How to calculate FOV of lens?

  • 23 November 2022
  • 1 reply

Userlevel 1

How to calculate FOV of lens?


Best answer by David.Nguyen 23 November 2022, 14:26

View original

1 reply

Userlevel 7
Badge +2

Hi Kivahan,


Without more context, I’d say there’s no formula that will give you a direct answer to your question. Instead, what I would do is progressively increase the FOV and check that the image quality remains within your specifications.

Take this dummy landscape lens for example (also attached to my reply):

At the moment we have three equal-area fields spread over a half field of view of 5 degrees. This is the spot diagram for the +5 degree field:

As you can see, the RMS radius is 2.7 um and is well below the Airy radius of 6.8 um. Therefore, one could ask, how much can the field of view increase while the RMS radius remains smaller than the Airy radius. Note that this criterion is arbitrary, you could choose another one, like a certain amount of wavefront error for example.

We can do that in OpticStudio using the Multi-Configuration operand YFIE, which allows you to set a field value as a variable:

In this case, I made the +5 degree field (Field 3) as a variable. Then, in the Merit Function Editor we can use the operand MCOV to read the value of the YFIE Multi-Configuration operand. Instead of targeting an arbitrarily high YFIE value, I like to use RECI and target it to zero, that way OpticStudio will try to maximize your field of view. You also need to use RSCE, which gives you the RMS spot radius and OPLT, which ensures the spot operand remains smaller than a certain value, say the Airy radius in our example. This is what my Merit Function looks like:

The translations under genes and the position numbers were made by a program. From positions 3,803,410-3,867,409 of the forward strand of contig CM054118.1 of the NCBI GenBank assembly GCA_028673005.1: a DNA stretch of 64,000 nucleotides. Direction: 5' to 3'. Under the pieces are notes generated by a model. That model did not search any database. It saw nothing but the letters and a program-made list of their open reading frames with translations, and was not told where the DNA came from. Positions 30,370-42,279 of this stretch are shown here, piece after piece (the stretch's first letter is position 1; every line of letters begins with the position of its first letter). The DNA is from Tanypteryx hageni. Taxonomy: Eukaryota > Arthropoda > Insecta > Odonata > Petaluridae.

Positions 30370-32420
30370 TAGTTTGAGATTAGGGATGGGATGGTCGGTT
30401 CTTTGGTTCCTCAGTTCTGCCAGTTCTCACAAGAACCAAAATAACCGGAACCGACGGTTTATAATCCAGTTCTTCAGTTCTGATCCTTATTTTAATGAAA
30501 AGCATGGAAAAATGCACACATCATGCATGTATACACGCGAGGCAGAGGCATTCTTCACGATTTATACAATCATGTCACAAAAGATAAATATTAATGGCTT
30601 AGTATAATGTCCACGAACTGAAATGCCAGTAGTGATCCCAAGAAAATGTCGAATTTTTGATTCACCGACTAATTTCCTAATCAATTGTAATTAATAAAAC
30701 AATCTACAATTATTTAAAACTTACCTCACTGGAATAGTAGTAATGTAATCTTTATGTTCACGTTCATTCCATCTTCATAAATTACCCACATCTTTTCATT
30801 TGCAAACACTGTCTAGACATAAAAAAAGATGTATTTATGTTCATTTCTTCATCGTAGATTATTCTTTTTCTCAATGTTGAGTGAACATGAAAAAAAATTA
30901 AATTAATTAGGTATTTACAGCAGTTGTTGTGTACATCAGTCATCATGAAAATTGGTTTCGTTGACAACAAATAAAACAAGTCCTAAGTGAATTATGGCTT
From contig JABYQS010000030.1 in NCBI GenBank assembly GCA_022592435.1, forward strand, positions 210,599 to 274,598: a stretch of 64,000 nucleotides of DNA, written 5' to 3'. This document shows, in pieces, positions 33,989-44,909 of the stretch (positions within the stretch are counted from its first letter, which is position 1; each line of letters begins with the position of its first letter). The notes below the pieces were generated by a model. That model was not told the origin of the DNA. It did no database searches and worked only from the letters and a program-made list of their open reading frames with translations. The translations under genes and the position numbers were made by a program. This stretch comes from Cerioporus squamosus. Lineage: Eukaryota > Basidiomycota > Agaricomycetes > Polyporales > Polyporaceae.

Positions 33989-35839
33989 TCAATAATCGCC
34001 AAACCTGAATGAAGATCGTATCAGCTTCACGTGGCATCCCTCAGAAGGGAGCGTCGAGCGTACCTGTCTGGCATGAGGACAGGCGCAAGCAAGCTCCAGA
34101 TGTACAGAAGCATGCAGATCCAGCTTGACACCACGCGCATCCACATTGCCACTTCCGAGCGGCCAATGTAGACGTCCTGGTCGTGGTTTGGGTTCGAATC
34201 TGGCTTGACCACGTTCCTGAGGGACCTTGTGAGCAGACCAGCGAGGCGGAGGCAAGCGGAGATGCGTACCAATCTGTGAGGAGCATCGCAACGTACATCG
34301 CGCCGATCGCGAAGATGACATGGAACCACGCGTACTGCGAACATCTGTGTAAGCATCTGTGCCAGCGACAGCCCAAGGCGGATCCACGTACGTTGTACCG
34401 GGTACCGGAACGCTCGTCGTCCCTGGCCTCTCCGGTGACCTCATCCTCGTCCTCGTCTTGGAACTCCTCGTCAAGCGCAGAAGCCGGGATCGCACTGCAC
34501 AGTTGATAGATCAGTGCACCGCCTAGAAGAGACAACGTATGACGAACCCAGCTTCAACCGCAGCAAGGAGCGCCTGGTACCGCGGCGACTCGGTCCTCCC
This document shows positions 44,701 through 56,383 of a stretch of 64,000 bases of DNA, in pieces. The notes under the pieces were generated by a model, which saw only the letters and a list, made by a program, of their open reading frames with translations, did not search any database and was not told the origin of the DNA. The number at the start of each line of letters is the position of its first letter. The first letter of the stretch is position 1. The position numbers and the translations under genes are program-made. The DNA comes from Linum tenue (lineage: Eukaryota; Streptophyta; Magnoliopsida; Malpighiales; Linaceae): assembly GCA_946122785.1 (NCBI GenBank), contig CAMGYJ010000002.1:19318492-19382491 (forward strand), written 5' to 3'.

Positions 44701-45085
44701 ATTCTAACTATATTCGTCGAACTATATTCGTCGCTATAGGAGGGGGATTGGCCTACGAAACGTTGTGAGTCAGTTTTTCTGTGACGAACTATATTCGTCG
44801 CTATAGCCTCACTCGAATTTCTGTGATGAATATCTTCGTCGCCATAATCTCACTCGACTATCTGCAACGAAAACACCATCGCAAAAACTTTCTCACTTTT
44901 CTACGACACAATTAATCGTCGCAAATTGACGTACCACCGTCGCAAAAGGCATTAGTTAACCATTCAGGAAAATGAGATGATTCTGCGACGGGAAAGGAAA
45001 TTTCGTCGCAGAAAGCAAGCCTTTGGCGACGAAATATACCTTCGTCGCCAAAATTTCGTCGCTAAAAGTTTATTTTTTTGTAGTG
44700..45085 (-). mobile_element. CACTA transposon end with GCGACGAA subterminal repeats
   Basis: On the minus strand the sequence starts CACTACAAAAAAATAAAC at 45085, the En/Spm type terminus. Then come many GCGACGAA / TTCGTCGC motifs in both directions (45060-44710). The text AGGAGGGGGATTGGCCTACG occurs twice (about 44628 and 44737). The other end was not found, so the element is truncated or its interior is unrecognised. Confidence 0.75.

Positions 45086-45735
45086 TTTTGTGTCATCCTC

Notice where the Weights are and their value. For OPLT, I had to put a high weight to ensure this operand wouldn’t be violated. After optimization, this is what the Merit Function Editor looks like:

As you can see, the RMS spot radius at the edge of the field of view is now really close to the Airy radius, in fact is is a little bit greater (by 2 nm). And the half field of view carried by the MCOV operand is now 5.990. Therefore, one could say the FOV is 11.98 degrees. Note that in some cases, the most extreme field might not exhibit the largest spot, in which case I would check the spot size in different location and take the maximum with the MAXX operand.

I hope this helps and take care,